One in four Brits are relying on credit cards to fund Christmas this year

Credit cards are funding Christmas this year (photo: Unsplash)

It is always a struggle and juggling act finding out where to buy the best presents without breaking the bank to how to afford rising energy bills to how to put food on the Christmas table at the same time.

The countdown is on for Christmas, but just how exactly are people funding it this year?

A new survey from credit management company Lowell has compared Brits’ spending habits for Christmas 2021 and 2022, to determine a year on year comparison during the cost-of-living crisis, the start of a recession and a pandemic.

Counting the cost of Christmas (photo: Unsplash)

One in four Brits (25 per cent) will be relying on credit cards to fund Christmas, a 47 per cent increase since last year.

Despite the rising cost of living, 55 per cent more Brits are feeling the pressure to overspend compared to 2021.

A quarter of Brits (25 per cent) worry they won’t be able to afford to heat their homes this December.

As we enter December, preparations are well underway for the festivities, but how are people in the UK coping financially with the cost-of-living strain?

Following on from their 2021 report, credit management company Lowell has conducted further research[1] into the impact Christmas will have on UK household finances, compared to 2021.

Last year, the average British adult spent £548 on presents alone[2]. With 55 per cent more Brits feeling the pressure to buy extra this year, it could be questioned if these figures can be funded again in 2022.

Currently, 34 per cent of people in the UK anticipate that they will buy more than they need, a 55 per cent increase since 2021. More than a quarter (28 per cent) expect to spend beyond their budget, and 18 per cent feel under pressure to buy more expensive luxury items despite inflating costs.

The impact of social media is also adding a strain to people’s buying habits, with 15 per cent more Brits overstretching themselves financially to buy premium brands compared to last year. Plus, one in 10 (ten per cent) admit to feeling pressure from Facebook, Instagram and TikTok to keep up with new trends.

Whilst Christmas is a wonderful time of year, it can be a financial worry for many, with a quarter (25 per cent) of Brits claiming they are having to cut back as much spending as possible due to the cost of living crisis. Furthermore, 25 per cent of people are concerned that they won’t be able to heat their homes amid rising energy bills, and 14 per cent will be putting up fewer Christmas lights as a way to keep costs down.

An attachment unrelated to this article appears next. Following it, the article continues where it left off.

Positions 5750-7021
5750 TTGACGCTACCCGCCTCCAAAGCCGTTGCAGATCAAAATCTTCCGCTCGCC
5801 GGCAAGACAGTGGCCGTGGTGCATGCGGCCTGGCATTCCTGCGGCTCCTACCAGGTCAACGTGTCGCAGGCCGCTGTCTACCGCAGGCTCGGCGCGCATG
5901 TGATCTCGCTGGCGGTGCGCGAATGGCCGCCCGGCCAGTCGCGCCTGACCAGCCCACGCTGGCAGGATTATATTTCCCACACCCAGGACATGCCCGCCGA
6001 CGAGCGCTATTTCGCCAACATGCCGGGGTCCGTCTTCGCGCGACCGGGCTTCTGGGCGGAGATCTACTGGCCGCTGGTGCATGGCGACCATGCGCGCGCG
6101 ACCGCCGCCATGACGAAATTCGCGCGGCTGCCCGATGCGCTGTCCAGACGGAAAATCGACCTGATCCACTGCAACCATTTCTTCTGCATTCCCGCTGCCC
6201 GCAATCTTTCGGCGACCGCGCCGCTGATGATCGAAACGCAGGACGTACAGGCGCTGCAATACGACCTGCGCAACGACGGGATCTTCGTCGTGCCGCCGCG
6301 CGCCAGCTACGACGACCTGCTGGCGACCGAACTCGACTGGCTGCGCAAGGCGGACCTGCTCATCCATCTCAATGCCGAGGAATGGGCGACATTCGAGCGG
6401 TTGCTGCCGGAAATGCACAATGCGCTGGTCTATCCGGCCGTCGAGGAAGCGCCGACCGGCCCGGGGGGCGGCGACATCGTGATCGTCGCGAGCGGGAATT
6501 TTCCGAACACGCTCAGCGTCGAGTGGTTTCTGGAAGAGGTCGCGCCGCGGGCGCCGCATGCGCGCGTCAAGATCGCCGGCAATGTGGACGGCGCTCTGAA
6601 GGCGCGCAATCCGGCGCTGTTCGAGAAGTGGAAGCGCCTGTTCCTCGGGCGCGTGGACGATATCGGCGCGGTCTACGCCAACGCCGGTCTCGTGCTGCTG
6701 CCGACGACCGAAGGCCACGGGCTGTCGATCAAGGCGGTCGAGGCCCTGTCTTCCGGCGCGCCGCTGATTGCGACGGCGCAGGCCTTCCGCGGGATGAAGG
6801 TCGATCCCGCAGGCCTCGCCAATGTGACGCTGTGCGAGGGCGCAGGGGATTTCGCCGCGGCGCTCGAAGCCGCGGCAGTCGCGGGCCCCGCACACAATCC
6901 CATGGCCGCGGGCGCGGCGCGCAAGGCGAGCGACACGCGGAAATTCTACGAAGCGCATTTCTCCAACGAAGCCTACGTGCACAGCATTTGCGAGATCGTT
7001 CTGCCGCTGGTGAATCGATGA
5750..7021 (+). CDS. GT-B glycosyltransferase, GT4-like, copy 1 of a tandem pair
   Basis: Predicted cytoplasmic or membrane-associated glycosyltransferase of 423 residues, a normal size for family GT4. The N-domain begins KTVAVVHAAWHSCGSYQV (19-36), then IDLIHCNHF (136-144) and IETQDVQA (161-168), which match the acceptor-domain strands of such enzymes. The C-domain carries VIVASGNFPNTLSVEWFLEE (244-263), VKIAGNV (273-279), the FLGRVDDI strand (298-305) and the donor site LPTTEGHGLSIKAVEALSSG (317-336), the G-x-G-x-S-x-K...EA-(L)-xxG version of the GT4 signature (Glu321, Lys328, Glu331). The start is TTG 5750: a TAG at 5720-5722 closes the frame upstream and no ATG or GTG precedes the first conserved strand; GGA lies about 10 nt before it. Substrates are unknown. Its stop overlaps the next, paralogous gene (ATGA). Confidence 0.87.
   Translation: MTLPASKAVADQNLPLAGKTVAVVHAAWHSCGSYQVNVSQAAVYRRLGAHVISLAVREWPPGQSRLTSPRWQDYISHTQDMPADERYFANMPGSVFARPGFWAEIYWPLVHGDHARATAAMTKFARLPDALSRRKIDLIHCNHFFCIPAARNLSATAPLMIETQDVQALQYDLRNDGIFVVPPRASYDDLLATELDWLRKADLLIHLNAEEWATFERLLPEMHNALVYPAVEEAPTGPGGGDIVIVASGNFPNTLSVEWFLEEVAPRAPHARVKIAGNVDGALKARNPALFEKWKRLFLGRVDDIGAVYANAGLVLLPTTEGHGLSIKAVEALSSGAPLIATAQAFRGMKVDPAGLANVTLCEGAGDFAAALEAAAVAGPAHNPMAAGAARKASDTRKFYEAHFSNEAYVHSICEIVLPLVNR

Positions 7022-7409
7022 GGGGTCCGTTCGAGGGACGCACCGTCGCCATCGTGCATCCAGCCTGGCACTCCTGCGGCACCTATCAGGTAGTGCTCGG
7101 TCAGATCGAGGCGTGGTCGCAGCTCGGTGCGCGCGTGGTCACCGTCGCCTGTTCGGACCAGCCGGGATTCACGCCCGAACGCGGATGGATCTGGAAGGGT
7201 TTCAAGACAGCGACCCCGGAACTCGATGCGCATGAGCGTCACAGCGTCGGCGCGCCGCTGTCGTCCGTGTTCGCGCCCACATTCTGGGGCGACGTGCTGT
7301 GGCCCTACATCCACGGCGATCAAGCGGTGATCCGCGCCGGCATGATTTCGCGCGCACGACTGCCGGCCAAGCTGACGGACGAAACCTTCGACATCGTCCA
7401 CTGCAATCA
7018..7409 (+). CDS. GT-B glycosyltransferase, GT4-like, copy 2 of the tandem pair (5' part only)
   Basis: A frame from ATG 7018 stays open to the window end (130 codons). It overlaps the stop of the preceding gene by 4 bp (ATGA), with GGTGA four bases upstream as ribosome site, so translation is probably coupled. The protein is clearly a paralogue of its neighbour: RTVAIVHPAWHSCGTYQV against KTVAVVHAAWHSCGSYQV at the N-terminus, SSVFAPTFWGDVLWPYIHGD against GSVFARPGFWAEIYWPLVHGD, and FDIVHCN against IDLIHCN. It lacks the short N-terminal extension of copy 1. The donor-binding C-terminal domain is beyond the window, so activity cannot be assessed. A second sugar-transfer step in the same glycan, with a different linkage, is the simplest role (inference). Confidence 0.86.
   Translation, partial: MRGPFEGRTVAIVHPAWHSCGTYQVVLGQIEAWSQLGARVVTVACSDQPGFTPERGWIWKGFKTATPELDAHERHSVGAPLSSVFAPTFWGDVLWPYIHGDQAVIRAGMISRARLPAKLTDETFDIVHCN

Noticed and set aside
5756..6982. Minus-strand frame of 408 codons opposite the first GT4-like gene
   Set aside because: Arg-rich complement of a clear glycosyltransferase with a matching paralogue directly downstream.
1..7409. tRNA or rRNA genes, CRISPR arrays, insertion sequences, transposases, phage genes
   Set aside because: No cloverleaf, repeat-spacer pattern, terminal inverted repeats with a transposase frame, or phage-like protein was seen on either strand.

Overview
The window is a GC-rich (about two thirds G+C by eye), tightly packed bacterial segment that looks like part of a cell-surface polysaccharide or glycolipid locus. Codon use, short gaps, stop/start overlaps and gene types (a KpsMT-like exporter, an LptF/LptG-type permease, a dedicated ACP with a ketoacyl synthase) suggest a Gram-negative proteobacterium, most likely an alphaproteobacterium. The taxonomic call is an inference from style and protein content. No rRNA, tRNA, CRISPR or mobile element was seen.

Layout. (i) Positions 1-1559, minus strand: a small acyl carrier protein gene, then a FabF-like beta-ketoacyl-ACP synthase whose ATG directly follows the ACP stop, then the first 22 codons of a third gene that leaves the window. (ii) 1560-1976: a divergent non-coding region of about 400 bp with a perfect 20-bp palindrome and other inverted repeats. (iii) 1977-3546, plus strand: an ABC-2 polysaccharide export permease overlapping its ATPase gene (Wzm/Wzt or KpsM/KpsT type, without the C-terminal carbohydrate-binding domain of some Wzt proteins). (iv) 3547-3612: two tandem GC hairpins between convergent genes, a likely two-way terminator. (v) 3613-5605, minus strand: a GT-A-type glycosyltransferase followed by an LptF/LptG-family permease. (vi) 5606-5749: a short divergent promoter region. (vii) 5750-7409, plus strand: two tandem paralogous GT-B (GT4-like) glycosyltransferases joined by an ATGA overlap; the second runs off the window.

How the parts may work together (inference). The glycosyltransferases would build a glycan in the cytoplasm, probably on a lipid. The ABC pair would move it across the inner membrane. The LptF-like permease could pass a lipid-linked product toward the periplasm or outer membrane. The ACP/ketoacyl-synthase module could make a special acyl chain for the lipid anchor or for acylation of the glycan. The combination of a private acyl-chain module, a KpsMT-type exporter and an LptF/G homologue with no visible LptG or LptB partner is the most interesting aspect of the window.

This year, there has been a 47 per cent increase in credit cards being used as the main funding source for Christmas. More than half (51 per cent) will dip into savings, and one in ten (12 per cent) are opting for Buy Now Pay Later schemes. Encouragingly, 40 per cent more Brits are going to rely on their disposable income, instead of outsourcing other finances.

Whilst credit can provide the flexibility to spread the cost of larger purchases, it must be used responsibly. With spiralling interest rates increasing the cost of borrowing, those unable to pay off the debt in full could be left struggling if an unexpected expense occurs in the New Year.

Almost one in five (18 per cent) Brits believe their debt might reach at least £600 this year, not including any late fees or additional interest accrued on balances carried past the due date. Furthermore, 17 per cent of people in the UK predict it will take until Easter next year to pay off their Christmas debt, that’s a third of the year paying back what was spent over the festive period.

With the annual percentage rate (APR) on UK credit cards reaching an all-time high this year[3], it could be easy to be left with even more money worries post-Christmas.

For example, using just the monthly minimum payment of £30 to pay off £600 in credit card debt (with an average APR of 21.8 per cent, and no further spending on the card)[4] could take over two years[5] to repay, with an interest cost of £135.

John Pears, UK Managing Director of Lowell UK said “At Lowell, we understand that with so many financial outgoings Christmas can be an expensive time for many people.

The cost-of-living crisis is having a huge impact on many households – and we fear this will get worse if people feel under pressure to overspend during the festive period.

Our report shows an increase in the number of people intending to use credit to fund Christmas. This can cause an increase in household debt that can become difficult to manage.

[1] A survey conducted by TFL Panel on behalf of Lowell, November 2021 and 2022. 1,000 general respondents in the UK

Lowell is one of Europe’s largest credit management companies with a mission to make credit work better for all.

It operates in the UK, Germany, Austria, Switzerland, Denmark, Norway, Finland and Sweden. Lowell’s unparalleled combination of data analytics insight and robust risk management provides clients with expert solutions in debt purchasing, third party collections and business process outsourcing.

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